It has been widely remarked that 2021 is going to be an important year for defining the UK’s future role in the world. Having completed our exit from the European Union, we are working out what our new relationship with the bloc is going to look like and how we utilise our new-found freedom to strike trade deals. A new, rather different, President in the White House is changing how we approach our alliance with the US. And as the world continues to deal with the effects of Covid-19, we need to determine how we will work with other nations to distribute vaccines and ‘build back better’ from the pandemic. So how should we approach this moment of national renewal? What does building back better mean? Where do we start in trying to craft a better world from the still ongoing global catastrophe?
Well, perhaps our guide to building back better is already available. Last year, we worked with the international development network Bond and the All-Party Parliamentary Group on the Global Goals for Sustainable Development on an inquiry and report assessing progress towards (and Covid-19’s impact on) achieving the Sustainable Development Goals (SDGs) by 2030. Titled – you guessed it – Build Back Better, the subtitle of the report is clear on the overwhelming view of the experts we took evidence from: ‘The SDGs as a roadmap to recovery’.
The 17 goals that comprise the SDGs, agreed in 2015 by 193 governments around the world, include a global commitment to end extreme poverty, reduce inequality and address climate change, pointing the way to a sustainable future for the world. As we were told in the inquiry, “it’s the closest thing we’ve got to a global strategy [and] everyone is agreed on it”. In other words, the roadmap to recovery from Covid-19 already exists – we just need to get on and deliver it.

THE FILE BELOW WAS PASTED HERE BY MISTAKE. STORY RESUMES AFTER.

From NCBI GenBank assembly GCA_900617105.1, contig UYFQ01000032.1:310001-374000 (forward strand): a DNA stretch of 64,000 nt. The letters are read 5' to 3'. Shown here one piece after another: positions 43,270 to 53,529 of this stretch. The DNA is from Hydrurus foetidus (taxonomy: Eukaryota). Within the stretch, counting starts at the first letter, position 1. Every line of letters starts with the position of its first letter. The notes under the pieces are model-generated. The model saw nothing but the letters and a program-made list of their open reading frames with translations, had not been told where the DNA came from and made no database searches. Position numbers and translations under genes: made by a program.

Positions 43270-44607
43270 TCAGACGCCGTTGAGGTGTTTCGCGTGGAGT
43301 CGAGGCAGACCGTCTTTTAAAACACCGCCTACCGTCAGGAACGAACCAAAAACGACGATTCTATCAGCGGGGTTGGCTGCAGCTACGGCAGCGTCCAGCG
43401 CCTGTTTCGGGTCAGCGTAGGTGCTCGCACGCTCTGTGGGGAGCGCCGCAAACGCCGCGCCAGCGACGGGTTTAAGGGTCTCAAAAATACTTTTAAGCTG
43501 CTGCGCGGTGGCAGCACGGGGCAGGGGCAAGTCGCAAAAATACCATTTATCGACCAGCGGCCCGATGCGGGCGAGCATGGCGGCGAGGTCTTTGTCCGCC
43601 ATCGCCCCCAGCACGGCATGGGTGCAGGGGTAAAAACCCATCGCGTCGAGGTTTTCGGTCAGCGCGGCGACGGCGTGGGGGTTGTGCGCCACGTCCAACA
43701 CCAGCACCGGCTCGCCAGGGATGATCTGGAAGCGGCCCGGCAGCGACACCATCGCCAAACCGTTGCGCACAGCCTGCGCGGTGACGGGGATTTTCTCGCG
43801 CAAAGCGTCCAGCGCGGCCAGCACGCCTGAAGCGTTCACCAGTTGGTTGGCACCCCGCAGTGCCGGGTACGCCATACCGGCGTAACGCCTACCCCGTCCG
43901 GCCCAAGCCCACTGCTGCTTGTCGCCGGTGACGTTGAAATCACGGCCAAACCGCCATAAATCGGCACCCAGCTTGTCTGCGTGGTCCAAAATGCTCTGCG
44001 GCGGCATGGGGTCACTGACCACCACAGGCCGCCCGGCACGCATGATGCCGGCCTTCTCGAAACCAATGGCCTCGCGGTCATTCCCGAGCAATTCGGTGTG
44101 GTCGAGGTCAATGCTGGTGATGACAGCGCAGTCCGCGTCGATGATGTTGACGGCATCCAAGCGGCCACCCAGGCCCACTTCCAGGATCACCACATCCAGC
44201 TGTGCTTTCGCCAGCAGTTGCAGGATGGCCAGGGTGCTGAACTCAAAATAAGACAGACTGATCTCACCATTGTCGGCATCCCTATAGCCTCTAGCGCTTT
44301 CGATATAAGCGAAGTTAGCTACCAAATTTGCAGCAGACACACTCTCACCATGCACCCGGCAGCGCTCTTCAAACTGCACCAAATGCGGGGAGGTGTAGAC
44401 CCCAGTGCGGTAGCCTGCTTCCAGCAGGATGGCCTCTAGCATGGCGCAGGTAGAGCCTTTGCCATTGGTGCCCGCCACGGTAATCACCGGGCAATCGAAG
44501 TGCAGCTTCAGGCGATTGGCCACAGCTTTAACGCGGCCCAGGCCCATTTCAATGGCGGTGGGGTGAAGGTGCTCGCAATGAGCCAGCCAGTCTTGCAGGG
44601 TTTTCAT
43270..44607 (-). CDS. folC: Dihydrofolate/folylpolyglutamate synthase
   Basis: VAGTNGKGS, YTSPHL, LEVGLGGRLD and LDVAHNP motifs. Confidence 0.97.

In addition to placing the SDGs at the heart of domestic policy, the UK can begin its new role on the international stage by helping to drive renewed international commitment to meeting the SDGs. As we seek to strike new trade deals around the world, we should follow the lead of the nations working on the initiative for an Agreement on Climate Change, Trade and Sustainability (recently debated in the House of Lords) by ensuring the deals we agree are in line with the SDGs. And as host of both the G7 Summit in June and the COP26 climate change talks in November, we have a crucial opportunity to ensure the SDGs are front and centre in international diplomacy.
Time to find out whether ‘build back better’ is more than just rhetoric.